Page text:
DIET: TRANSACTIONAL PHILOSOPHY
A DIET will have 3 main functions, viz.
(i) Training (both of induction level as well as continuing varieties)
(ii) Resource support (extension/guidance, development of materials, aids, evaluation tools, etc.) and
(iii) Action research
This section discusses the basic approach and philosophy to be followed in undertaking these functions, especially training.
Basic Transactional Approach for the DIETs: Placing the Learner at the Centre
The NPE and POA plead for adoption of a Child Centred approach in
elementary education. The relevant portion of NPE reads:
Child Centred Approach
A warm welcoming and encouraging approach, in which all concerned share a solicitude for the needs of the child, is the best motivation for the child to attend school and learn. A child-centred and activity-based process of learning should be adopted at the primary stage…”
Para 14 of Chapter II of the POA states that “by making Elementary Education child-centred, we would be introducing a long-awaited reform in the system. The most important aspect of this reform will be to make education a joyful, innovative and satisfying learning activity, rather than a system of role and cheerless, authoritarian instruction”.
In the case of Adult Education Programmes also, it is clear that functional literacy should be imparted to adults in a participative, learner-active mode.
The above statements contained in the NPE and POA have profound implications for programmes of teacher education and training of instructors of adult and non-formal education. The child or learner centred approach necessitates a fundamental change in the manner of curriculum transaction. The challenge is an especially daunting one in view of the special characteristics of our system-high pupil-teacher ratio, multi-grade teaching, in-adequate physical facilities, and so on. The role of the teacher/instructor would now be no longer one of transmitting readymade knowledge to the learner, but, instead, that of a designer and facilitator of learning experiences, a manager of instruction and learning resources, and an active contributor to the all-round development of the learner.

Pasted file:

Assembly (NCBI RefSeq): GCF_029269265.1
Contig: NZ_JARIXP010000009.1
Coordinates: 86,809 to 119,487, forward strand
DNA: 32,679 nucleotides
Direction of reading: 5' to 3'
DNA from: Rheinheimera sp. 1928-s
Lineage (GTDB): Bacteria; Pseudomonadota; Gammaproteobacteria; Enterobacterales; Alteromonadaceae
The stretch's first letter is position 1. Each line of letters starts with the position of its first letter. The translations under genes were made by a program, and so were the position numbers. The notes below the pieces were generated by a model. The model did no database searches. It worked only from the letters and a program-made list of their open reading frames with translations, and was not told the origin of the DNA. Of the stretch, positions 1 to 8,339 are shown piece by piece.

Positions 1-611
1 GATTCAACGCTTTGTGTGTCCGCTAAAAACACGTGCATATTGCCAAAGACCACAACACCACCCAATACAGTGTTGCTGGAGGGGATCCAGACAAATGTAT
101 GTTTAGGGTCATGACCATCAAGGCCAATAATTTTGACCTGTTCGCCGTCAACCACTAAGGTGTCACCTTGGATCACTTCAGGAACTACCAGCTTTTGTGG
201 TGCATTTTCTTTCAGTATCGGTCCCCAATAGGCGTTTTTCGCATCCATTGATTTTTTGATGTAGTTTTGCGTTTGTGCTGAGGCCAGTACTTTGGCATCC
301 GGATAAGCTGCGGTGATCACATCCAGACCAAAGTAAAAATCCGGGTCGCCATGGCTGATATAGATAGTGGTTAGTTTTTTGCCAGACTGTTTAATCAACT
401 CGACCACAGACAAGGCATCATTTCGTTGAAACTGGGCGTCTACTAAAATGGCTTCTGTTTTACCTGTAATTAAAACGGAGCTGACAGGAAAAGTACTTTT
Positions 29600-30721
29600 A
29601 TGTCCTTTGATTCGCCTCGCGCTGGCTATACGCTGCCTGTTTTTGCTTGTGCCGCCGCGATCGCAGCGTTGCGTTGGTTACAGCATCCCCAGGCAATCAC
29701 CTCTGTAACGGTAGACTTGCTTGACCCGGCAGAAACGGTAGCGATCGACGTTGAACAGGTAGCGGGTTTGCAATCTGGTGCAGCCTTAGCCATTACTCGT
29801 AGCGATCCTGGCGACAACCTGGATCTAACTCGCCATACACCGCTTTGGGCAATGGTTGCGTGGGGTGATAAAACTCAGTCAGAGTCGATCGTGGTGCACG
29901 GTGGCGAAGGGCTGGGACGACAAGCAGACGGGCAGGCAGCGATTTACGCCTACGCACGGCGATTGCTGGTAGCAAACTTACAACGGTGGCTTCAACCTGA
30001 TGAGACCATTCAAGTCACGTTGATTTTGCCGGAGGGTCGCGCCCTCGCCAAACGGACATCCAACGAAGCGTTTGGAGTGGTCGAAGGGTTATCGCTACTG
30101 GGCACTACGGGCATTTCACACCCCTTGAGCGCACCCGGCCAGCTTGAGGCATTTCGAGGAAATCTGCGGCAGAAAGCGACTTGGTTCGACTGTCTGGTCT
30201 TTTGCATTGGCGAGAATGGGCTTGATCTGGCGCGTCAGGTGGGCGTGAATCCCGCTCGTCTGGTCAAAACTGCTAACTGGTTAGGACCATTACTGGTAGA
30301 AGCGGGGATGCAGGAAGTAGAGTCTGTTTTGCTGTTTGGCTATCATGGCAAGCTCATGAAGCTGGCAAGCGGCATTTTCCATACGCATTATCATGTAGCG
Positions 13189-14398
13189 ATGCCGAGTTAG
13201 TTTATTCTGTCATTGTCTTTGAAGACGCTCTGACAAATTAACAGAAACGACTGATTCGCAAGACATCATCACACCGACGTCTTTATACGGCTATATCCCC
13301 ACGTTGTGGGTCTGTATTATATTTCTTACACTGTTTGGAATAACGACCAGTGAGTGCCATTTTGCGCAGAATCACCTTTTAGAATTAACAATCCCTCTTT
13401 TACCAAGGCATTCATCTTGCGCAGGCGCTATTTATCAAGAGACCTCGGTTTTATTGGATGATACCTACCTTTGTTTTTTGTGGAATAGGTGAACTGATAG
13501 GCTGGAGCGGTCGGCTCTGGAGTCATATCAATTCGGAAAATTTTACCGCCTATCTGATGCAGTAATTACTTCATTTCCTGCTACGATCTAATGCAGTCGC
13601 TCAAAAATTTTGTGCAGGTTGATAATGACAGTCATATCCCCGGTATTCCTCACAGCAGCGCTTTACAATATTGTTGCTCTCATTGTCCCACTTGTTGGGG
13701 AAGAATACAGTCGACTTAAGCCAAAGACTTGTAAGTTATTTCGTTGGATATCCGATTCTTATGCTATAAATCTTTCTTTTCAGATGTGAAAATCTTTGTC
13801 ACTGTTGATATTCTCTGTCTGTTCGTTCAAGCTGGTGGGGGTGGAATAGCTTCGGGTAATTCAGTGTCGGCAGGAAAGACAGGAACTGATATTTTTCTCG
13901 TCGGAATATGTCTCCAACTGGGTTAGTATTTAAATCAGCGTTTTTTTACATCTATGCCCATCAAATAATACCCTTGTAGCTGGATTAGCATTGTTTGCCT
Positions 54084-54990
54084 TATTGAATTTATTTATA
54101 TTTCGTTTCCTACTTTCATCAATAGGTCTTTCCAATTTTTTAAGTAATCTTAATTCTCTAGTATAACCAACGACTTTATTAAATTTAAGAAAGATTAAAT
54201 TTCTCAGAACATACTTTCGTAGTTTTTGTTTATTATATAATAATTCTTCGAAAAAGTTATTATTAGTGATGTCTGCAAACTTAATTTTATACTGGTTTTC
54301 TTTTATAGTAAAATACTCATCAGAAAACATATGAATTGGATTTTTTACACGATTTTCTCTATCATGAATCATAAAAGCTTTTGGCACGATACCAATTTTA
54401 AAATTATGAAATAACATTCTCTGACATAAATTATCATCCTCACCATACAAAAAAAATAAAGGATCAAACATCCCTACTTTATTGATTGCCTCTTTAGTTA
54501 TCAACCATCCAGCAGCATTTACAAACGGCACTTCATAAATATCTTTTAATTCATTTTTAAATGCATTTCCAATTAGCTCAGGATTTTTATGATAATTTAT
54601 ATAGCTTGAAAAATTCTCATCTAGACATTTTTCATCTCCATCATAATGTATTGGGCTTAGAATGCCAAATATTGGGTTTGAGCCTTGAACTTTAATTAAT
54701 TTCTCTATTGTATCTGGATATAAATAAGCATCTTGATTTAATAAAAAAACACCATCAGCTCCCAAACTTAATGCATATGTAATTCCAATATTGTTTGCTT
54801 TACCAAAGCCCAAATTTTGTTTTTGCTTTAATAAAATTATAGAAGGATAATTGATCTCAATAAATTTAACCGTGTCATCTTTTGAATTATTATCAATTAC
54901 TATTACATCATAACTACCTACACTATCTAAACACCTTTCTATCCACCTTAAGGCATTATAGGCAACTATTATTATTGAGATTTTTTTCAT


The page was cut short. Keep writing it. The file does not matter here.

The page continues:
All programmes of pre-service and in-service teacher education and of training AE/NFE personnel in the DIET would be so designed as to train the teacher/instructor in transacting curriculum, keeping the learner at the centre of the teaching-learning process. If the DIET is to achieve this, it follows that it will have to transact its own programmes in the same learner-centred mode, which it would expect of its trainees. This basic approach would imbue the transaction of all programmes in a DIET. Some of the implications of this would be as follows:
Programmes will be need based. Even within group of trainees/participants, individual differences and needs will be identified and catered to.
Trainees will be enabled to experiment, discover, learn, practice and innovate for themselves, rather than being lectured to. Learning activities will be suitably organised, in individual and group modes.
Maximum possible use will be made of the local environment in the learning process. Curricula and learning activities will be suitably related to it.
Good work done by trainees will be duly recognised, encouraged, displayed and publicized.
The DIET will itself adopt the attitude of a “life-long learner” rather than that of an oracle or know-all. It would receive as much from the ‘field’ as it would endeavor to give to it. The district will serve as the ‘school’ for its learning experiences, while it may carve out one or two special areas as its ‘lab areas’.